Archive for the ‘San Marcos’ Category

Mam People

Wednesday, April 15th, 2015

Mam People
Mam, one of the Mayan languages spoken on the Mesoamerican territories.
Etymologically, Mam connotes “Ancestors” or “Deities”, (more…)

Hiking up Tajumulco Volcano

Friday, February 6th, 2015

Hiking up Tajumulco
Tajumulco Volcano, Guatemala’s and Central America’s highest peak, reaching 4,220 meters in height (13840 Feet) is frequented by international hikers all the time.

Guatemalan Food: Criadillas

Wednesday, February 4th, 2015

Criadillas, Testicles, in this case sheep’s (Mutton); are almost unexisting in the Guatemala’s city dwellers diet.

A Simple Highlands Breakfast

Monday, February 2nd, 2015

Tortillas de Harina
Mornings are cold on Guatemala’s Highlands, that’s why there is always a coffee pot on the fire and coffee is ready very early in the morning.

Chile de Caballo

Monday, December 15th, 2014

Chile de Caballo
For those lovers of spicy peppers, you got to try this!
If you have ever tried Habanero Pepper and you think that’s hot!, Chile de Caballo (or Porron) is like being punch in the face by Mike Tyson.
Apparently endemic to the highlands of Guatemala, don’t forget to get some on our next trip.


Classic San Marcos Kitchen

Saturday, December 13th, 2014

This is how breakfast is done on the Highlands of San Marcos, on the slops of Tajumulco, Guatemala’s highest volcano.

San Marcos Delights

Wednesday, June 25th, 2014

San Marcos is a Guatemalan province bordering Mexico. Land of contrast, at one edge it touches the Pacific Ocean, at the other end is the land of Guatemala’s two highest Volcanoes, Tajumulco and Tacana.

Living a urban life in this globalized economy deprives you of many things. Like me, many people rely on supermarkets to get their groceries, where most of the foods are treated with preservatives, hormones, etc., fruits and vegetables are full of pesticides and who knows what.

That’s why I once a month I get a fresh delivery from San Marcos.
San Marcos has a terroir perfect for growing apples, though this has not been exploited at a commercial level. There are apple trees on a lot of house and they are completely free of pesticides and chemical fertilizers. You can’t get better than this! There is not a big variety of apples but I like those one can get, they are a little acidic, and that’s how I like them.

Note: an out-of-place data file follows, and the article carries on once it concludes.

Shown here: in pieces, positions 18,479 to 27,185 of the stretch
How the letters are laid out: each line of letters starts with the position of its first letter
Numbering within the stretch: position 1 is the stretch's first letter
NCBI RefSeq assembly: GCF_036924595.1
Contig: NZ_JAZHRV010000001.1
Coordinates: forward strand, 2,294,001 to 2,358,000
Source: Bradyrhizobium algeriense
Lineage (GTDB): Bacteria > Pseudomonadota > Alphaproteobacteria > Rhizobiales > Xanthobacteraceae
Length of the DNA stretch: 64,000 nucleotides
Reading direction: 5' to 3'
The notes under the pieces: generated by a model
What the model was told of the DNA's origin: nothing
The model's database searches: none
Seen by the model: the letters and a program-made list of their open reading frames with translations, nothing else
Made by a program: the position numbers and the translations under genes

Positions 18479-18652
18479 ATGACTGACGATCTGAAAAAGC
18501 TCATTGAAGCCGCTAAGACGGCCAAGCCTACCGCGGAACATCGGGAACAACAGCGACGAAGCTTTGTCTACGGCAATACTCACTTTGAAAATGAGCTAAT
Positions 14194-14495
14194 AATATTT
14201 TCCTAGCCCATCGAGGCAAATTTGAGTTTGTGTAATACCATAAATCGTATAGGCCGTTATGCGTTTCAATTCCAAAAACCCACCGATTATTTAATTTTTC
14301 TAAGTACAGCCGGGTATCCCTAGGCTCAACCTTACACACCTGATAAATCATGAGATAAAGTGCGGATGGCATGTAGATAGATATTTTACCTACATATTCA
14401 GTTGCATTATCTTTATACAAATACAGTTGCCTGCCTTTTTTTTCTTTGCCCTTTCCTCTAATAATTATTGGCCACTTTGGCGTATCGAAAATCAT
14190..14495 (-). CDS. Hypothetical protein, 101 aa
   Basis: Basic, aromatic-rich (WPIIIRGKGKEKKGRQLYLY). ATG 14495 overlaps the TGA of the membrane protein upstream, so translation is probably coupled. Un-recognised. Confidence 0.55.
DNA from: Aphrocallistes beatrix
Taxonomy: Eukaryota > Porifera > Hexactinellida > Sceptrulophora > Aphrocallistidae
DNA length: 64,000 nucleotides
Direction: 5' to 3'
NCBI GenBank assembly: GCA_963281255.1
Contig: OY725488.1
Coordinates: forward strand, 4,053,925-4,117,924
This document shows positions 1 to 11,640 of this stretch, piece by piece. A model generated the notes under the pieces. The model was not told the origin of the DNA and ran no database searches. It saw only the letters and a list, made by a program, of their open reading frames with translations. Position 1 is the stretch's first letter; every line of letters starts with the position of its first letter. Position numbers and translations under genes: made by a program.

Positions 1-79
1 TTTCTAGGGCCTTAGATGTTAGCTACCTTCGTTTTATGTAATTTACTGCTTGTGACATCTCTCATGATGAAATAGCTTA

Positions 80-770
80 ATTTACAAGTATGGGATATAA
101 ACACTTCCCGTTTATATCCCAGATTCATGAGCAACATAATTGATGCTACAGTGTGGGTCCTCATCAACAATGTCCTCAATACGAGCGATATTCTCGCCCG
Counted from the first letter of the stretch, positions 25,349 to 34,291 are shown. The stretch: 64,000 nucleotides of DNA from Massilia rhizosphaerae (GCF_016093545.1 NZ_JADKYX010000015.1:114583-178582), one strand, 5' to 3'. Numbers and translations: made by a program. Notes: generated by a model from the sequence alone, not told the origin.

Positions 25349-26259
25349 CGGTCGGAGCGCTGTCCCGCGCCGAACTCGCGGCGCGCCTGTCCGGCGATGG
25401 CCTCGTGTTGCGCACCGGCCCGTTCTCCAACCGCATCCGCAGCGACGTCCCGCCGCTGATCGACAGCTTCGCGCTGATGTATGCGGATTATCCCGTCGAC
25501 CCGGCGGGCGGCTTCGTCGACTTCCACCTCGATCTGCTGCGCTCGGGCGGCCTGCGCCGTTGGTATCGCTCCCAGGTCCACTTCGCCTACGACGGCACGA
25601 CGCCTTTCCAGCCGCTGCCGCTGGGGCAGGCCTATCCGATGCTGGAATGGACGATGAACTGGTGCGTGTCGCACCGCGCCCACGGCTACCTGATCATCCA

Getting fresh cheese, free of preservatives and other unnatural ingredients is rather a luxury here in the city.
That’s why I have a freshly made cheese delivered from San Marcos. They don’t use artificial coagulant in the cheese making process, they use a live culture from the cow’s stomach. Yeah, I’ve seen the entire process and that’s why I love it. And when it is done, it is wrapped on plantain leaves.

Habas, Broad Beans -Vicia Faba-
are grown on the highlands. Once dried on the patios or the roofs, they get place on the stove to roast. Your remove the hard and burned skin and bite the hard inner part. They are full of proteins and other goodies for your body. Surprisingly, we don’t see “Habas” in Guatemala City. For some reason they don’t get commercialized here, despite San Marcos producing tons them.

San Marcos is one of the main producer of potatoes in Guatemala.
Buying your potatoes from a supermarket is not the same as getting a bag of freshly harvested potatoes from San Marcos, and these ones are free of pesticides and preservatives; directly from the land to my fridge.

And my fav: Tortillas de Harina
These flour tortillas are somewhat unique to San Marcos, well, I’ve not seen them made like this anywhere else yet.
They make these large flour tortillas with a very simple mixture of water, flour, free roaming hen eggs, salt and sugar.
they are left on the “comal” (hotplate) until they are crisp.

All this makes me wonder: Why the hell am I living in Guatemala City?

Waterfall La Igualdad

Saturday, April 13th, 2013

La Igualdad Waterfall
Catarata La Igualdad.
Situated on a short walk from the Agrarian Community of La Igualdad, certainly this is the highest waterfall in Guatemala! No, it is not El Salto de Chilascó. This waterfall was recently measured and indeed it surpasses El Salto de Chilascó by more than 70 meters. La Catarata La Igualdad was measured to have 201.25 meters height and despite having the professional measurements notarized, the Guatemalan institution in charge of promoting tourism has failed to promote the area or recognize it as such.
People here are incredibly friendly. Any of them will welcome you at their house to spend the night. The Community is well organized and they try to keep the forest surrounding the Waterfall clean and they give constant maintenance to the paths leading to it. Food here is great too: You got to try their Tamales!
Oh, I almost forgot! A short five minute walk from the Waterfall is a Hot Water Spring –careful, water is boiling hot-. The Community has built a series of pools for visitors, were they mix different amounts of ice cold water from the mountains with this Hot Water. Any more reasons to visit the area?


Sunday, March 31st, 2013

Tiendas -small convenience stores-  are the most common business in Guatemala. It is not out of the ordinary to see four or five Tiendas on one single Street Block. In fact; tiendas are so common, you might even find Three of them on the Summit of Volcan Tacana.